The rolling hills west of central Austin provided an ideal location for a neighborhood of modern residences built after World War II. Most of these houses sit on hillsides, though a few are on the sloped areas that drop down to Lake Austin. Two houses are the work of the city's most significant modernist, Harwell Hamilton Harris, and were designed while he served as dean of the School of Architecture at the University of Texas. The Balcones House No. 1 for Austin Corporation (1955) and the David B. Barrow House (1955–1956) at 4002 and 4101 Edgemont Drive, respectively, are largely unaltered.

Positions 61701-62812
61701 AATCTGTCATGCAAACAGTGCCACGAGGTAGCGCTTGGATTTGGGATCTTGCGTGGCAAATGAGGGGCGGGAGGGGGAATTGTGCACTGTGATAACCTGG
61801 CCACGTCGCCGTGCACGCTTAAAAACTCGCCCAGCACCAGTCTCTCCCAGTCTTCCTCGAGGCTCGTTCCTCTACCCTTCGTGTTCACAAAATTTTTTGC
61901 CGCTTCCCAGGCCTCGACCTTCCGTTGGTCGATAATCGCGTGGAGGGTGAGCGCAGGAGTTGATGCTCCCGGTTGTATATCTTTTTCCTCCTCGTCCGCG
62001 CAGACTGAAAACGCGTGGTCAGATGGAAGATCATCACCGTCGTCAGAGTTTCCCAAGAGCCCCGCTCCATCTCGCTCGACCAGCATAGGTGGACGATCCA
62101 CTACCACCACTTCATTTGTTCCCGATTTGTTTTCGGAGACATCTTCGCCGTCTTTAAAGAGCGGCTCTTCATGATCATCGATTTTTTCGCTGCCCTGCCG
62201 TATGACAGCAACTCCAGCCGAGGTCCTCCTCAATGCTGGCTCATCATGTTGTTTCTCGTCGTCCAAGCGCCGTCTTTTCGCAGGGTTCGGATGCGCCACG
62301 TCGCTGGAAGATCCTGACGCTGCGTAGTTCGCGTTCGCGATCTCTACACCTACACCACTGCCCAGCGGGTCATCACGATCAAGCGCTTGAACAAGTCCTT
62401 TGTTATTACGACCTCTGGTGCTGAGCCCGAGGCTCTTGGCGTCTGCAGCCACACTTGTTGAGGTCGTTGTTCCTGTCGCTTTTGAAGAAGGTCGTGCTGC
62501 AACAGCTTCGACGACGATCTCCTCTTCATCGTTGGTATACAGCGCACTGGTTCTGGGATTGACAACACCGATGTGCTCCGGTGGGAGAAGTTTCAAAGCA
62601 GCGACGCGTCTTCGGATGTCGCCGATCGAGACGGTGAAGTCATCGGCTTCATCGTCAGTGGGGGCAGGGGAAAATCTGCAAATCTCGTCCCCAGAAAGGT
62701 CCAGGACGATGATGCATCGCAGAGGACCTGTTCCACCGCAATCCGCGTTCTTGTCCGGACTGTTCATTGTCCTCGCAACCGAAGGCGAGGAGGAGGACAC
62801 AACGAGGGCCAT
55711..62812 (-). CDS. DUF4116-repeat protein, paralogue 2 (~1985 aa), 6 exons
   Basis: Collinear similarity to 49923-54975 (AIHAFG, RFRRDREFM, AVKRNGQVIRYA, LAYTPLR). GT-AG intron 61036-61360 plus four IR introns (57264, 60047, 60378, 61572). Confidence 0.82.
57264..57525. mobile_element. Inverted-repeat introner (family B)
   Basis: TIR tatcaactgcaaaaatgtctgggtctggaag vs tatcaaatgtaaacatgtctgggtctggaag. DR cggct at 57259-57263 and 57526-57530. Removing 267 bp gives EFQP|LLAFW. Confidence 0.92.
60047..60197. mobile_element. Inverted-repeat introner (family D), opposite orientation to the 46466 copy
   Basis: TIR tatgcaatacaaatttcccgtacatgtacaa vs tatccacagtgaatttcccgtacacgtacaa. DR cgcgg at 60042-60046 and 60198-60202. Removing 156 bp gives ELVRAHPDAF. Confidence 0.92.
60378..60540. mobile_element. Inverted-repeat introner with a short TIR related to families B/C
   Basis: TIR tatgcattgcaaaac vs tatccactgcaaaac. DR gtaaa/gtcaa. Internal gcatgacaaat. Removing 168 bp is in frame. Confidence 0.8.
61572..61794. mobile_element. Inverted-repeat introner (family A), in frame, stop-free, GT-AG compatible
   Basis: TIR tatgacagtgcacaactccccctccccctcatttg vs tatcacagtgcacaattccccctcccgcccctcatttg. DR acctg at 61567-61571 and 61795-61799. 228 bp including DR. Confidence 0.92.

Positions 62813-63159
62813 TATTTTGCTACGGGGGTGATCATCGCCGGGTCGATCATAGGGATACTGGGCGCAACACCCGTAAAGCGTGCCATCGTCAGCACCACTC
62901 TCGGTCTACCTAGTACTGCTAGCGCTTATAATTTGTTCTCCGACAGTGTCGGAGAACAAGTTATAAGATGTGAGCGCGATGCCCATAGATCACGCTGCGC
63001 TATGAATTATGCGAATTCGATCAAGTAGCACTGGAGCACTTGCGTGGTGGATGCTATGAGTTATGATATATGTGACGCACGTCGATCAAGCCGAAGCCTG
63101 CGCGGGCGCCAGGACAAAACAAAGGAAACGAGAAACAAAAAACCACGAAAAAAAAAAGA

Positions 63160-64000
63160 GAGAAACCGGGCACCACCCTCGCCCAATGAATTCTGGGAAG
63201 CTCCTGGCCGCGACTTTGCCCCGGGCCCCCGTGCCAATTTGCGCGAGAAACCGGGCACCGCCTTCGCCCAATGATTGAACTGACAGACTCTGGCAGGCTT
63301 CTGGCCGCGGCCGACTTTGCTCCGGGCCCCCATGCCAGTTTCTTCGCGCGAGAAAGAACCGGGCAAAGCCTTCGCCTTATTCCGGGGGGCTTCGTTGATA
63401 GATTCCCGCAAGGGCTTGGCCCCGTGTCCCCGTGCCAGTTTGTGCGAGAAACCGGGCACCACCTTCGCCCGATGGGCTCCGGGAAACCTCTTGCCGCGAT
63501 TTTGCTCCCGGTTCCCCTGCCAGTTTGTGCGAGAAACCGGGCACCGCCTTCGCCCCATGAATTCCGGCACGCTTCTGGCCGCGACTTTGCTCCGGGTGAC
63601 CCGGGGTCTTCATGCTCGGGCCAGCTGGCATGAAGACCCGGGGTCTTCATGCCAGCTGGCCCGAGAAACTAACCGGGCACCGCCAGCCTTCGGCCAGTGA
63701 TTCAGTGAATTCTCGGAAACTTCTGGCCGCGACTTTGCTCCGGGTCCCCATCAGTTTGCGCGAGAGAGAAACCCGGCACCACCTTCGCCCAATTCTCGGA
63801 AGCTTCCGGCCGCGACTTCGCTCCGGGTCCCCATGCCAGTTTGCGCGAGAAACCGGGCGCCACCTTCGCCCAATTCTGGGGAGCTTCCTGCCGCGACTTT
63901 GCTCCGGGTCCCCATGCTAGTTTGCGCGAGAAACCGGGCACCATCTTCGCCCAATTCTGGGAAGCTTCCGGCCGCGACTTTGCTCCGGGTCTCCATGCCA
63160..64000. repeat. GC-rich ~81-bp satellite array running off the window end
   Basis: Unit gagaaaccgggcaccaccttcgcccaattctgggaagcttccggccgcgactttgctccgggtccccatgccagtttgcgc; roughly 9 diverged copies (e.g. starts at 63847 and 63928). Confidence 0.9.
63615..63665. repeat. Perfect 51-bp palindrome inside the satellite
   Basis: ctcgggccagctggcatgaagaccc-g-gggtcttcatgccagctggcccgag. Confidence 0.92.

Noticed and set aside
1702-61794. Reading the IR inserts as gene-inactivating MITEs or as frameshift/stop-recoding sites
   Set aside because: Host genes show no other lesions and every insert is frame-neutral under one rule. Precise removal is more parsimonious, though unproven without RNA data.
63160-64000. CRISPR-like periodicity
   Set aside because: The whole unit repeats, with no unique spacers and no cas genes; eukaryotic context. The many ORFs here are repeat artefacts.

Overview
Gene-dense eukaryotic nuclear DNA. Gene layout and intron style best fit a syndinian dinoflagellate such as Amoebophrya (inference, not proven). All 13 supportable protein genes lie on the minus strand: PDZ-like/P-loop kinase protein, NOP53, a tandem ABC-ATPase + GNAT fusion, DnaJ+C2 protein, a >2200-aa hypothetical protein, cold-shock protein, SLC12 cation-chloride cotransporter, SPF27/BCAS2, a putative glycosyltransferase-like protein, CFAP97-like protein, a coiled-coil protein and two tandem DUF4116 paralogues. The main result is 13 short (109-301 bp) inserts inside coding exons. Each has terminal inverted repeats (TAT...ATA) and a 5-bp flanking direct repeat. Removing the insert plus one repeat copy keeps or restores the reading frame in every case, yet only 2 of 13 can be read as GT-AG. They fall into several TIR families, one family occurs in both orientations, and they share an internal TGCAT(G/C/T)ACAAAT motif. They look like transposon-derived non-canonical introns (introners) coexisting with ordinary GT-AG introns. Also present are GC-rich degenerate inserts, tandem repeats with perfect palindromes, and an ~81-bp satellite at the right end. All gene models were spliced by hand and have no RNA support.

Roland Gommel Roessner, another architect noted for modern designs, built the Ruud House (1953) at 3414 Foothill Terrace, the Foster House (1963) at 7 Green Lane, and the Will Wilson House (1965) at 3509 Mt. Barker Drive. Austin's most noted modernist firm, Fehr and Granger, designed the Westwood Country Club (1960) at 3808 W. 35th Street and the Joseph T. Sneed House (1953) at 3714 Meredith Street. Both buildings are significant examples of that firm's work.
To the west of Lake Austin, the Vincent Mariani House (1970) at 1504 Harbor View designed by Alan Taniguchi for Taniguchi Shefelman Vackar Minter is an important residential design for this firm. Taniguchi also was associated with the University of Texas.